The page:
Securities Law | Expert Legal Commentary
November 16, 2009
Florida Takes the Lead in Boosting State Securities Fraud Enforcement Rights
Florida Investor Protection Act of 2009
Josh Lawler of Zuber Lawler & Del Duca and Joel Ginsberg
When Florida’s governor signed into law that state’s new Investor Protection Act, effective July 1, 2009, Florida took a new lead among states in enacting enhanced state rights to pursue, enforce, and regulate securities fraud within their geographic boundaries. While states have played a significant role in investor protection over the last 100 years, state regulators have complained that the federal government has slowly taken over and preempted states’ rights in the arena of securities regulation since about 1996. In the wake of the current market crisis, marked by securities fraud and highlighted by the Madoff Ponzi scheme, the preemption debate has never been hotter.
The states have adopted so-called “blue sky laws”—laws and regulations governing securities transactions with the state. Most states have adopted at least some part of the Uniform Securities Act of 1956 (though California and New York have not adopted any part of the Uniform Act), though interpretations of the Uniform Act vary from state to state.
Still, the blue sky laws of all states have a few elements in common: 1) they require registration of securities to be offered or sold within the state, unless they fall within specific exemptions from registration; 2) they require registration and licensing of firms and individual brokers that will sell securities within the state; 3) they include anti-fraud provisions that create liability for inaccurate and/or misleading statements and failures to disclose required information.
Most blue sky laws predated and were broader in scope than both the Securities Act of 1933 and the Securities Exchange Act of 1934, both of which include savings clauses that preserve the protections provided by state securities laws (and exempting from federal regulation certain transactions regulated primarily by the states), while adding complementary federal investor protection against interstate securities fraud. The savings clauses and the federal acts deliberately set up a system of dual regulation.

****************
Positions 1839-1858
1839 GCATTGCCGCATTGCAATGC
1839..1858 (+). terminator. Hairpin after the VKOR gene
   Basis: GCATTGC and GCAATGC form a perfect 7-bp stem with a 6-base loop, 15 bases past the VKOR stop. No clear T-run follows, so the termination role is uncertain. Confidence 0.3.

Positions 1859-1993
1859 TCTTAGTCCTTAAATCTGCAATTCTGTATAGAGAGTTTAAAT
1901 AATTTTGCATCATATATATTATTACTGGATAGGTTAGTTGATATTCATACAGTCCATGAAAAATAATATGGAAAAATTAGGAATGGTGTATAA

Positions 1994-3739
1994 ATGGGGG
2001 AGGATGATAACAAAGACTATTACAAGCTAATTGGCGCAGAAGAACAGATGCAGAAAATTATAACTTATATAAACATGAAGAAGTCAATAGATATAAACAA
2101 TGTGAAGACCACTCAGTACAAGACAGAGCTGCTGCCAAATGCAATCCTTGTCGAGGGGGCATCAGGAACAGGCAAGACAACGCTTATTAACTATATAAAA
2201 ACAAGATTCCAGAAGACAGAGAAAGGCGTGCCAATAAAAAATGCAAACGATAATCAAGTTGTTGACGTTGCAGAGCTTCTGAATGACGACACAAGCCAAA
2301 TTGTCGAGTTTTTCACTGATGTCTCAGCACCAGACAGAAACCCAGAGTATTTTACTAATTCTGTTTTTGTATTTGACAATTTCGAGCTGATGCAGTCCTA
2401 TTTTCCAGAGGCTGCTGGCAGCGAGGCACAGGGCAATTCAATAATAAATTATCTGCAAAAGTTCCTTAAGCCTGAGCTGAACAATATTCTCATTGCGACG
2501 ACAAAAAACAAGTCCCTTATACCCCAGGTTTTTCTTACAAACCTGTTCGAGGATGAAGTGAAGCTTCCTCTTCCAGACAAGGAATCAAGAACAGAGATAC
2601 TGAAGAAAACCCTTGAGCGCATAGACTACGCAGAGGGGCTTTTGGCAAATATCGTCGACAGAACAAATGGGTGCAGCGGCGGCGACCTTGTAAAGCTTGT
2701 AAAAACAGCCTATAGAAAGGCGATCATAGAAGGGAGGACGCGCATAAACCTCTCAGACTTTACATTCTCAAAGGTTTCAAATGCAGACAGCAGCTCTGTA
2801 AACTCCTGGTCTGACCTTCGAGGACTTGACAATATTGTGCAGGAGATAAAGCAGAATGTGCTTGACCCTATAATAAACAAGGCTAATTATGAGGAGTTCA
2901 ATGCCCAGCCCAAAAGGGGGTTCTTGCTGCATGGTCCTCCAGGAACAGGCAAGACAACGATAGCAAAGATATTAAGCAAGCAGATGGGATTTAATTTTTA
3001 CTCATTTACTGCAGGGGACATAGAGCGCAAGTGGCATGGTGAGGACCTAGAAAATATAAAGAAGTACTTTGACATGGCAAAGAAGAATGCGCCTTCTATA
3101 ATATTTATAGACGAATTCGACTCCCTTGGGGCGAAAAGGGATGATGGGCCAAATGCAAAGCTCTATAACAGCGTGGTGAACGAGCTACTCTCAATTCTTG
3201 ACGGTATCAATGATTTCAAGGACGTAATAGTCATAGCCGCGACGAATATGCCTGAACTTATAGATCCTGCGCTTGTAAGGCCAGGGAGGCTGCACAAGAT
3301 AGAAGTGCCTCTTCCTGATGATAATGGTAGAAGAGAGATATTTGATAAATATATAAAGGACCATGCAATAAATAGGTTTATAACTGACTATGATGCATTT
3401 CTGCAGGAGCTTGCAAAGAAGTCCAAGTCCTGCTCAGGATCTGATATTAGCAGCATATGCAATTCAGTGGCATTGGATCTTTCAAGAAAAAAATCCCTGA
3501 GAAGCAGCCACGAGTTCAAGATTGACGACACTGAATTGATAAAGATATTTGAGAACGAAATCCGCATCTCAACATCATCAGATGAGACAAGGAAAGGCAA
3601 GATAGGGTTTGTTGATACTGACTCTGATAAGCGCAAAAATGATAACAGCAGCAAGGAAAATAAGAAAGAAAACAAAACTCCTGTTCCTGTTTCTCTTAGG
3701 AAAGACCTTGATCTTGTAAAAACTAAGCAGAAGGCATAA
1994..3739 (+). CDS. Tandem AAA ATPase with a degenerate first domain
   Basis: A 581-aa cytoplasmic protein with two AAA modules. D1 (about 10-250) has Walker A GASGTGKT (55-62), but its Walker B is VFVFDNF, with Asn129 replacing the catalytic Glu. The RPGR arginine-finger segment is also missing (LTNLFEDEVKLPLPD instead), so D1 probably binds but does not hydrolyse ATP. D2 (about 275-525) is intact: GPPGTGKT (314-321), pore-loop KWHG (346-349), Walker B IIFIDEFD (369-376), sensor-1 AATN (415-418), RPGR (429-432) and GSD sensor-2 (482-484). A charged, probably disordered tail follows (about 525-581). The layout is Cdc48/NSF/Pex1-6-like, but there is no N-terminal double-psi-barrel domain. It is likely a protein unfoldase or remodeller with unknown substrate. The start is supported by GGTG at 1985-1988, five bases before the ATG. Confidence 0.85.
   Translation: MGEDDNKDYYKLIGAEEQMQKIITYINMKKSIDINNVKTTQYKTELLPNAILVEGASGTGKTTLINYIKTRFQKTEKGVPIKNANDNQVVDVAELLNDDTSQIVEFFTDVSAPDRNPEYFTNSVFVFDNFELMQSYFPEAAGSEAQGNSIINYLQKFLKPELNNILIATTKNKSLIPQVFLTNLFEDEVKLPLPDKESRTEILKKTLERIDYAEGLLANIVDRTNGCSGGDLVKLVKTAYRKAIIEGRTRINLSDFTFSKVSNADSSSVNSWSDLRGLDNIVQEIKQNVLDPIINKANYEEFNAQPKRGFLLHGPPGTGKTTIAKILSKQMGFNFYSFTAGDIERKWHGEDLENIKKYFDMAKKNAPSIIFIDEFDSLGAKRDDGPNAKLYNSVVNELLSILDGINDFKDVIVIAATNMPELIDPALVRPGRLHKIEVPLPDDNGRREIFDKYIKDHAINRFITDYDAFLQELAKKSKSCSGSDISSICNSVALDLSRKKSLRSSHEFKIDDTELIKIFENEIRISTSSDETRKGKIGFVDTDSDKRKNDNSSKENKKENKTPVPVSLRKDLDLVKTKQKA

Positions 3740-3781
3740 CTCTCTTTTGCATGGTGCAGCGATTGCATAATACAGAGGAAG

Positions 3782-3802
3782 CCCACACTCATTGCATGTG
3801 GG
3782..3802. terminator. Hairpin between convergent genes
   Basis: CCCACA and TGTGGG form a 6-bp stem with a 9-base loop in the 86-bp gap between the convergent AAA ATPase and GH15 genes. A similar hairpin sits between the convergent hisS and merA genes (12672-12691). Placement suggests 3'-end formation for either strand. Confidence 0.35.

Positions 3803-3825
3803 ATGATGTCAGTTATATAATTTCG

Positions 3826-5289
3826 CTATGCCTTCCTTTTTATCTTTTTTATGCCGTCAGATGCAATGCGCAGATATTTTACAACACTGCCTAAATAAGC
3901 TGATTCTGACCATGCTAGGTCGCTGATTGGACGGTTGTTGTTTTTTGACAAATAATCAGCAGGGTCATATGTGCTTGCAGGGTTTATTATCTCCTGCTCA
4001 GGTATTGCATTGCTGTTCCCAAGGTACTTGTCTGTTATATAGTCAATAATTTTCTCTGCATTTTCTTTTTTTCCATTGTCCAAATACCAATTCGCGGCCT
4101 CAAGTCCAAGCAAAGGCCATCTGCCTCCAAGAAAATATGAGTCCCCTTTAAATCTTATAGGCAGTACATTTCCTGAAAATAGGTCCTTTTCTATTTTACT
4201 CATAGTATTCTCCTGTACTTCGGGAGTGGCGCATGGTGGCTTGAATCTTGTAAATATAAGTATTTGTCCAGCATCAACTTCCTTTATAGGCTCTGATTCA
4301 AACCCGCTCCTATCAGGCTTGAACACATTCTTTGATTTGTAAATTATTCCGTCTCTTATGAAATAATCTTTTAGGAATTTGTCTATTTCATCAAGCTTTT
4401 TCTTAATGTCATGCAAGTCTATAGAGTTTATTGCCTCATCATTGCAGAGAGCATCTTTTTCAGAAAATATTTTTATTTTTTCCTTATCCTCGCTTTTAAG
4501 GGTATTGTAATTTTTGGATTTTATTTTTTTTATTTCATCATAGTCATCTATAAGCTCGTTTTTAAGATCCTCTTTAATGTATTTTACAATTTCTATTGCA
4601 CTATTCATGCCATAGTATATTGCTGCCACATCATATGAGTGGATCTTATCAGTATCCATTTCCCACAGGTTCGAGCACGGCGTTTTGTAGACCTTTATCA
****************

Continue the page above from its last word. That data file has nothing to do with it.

But most blue sky laws were effectively preempted in the late 1990s by federal acts – specifically, the National Securities Markets Improvements Act of 1996 (“NSMIA”) and the Securities Litigation Uniform Standards Act of 1998 (“SLUSA”). Based on the argument that the dual regulation system was needlessly redundant, costly, and ineffective, the NSMIA preempted state law in many areas of security regulation, particularly in the areas of registration and reporting requirements. The SLUSA was enacted in response to the numerous securities class actions being brought in state courts following the federal enactment of the Private Securities Litigation Reform Act of 1995, which made plaintiff class actions more difficult to maintain in federal court. The SLUSA precluded state courts from adjudicating securities fraud class actions involving nationally or NASDAQ listed securities.
Primarily through the North American Securities Administrators Associations (“NASAA”), state securities regulators have complained about the federal preemption of their authority since the enactment of the NSMIA. Beginning in the early 2000’s, as capital markets were weakening in the wake of Enron and other corporate scandals that indicated inadequacy of federal laws, state regulators began to reassert themselves. One of the first major efforts was New York State Attorney General Elliot Spitzer’s enforcement of the broad anti-fraud provisions in New York’s blue sky laws against Merrill Lynch in 2002. Although the U.S. House Financial Services committee criticized Spitzer for his attempt to “undermine the national securities regulatory regime,” Spitzer justified his actions, saying that “the SEC was not doing enough.”
Also beginning in the early 2000’s, courts started recognizing more state authority to regulate and enforce their blue sky laws. For example, Rule 506 of SEC Regulation D is a “safe harbor” provision for private offering. A transaction is exempt from federal Securities Act registration if it meets the requirements set forth in this Rule, including (but not limited to): 1) the seller does not use general solicitation or advertising to market the securities; 2) the securities can be sold to an unlimited number of accredited investors and up to 35 non-accredited, but still sophisticated, investors; 3) purchasers receive “restricted” securities that cannot be traded freely in the secondary market after the offering; and 4) non-accredited investors must receive disclosure documents, as well as any documents provided to accredited investors.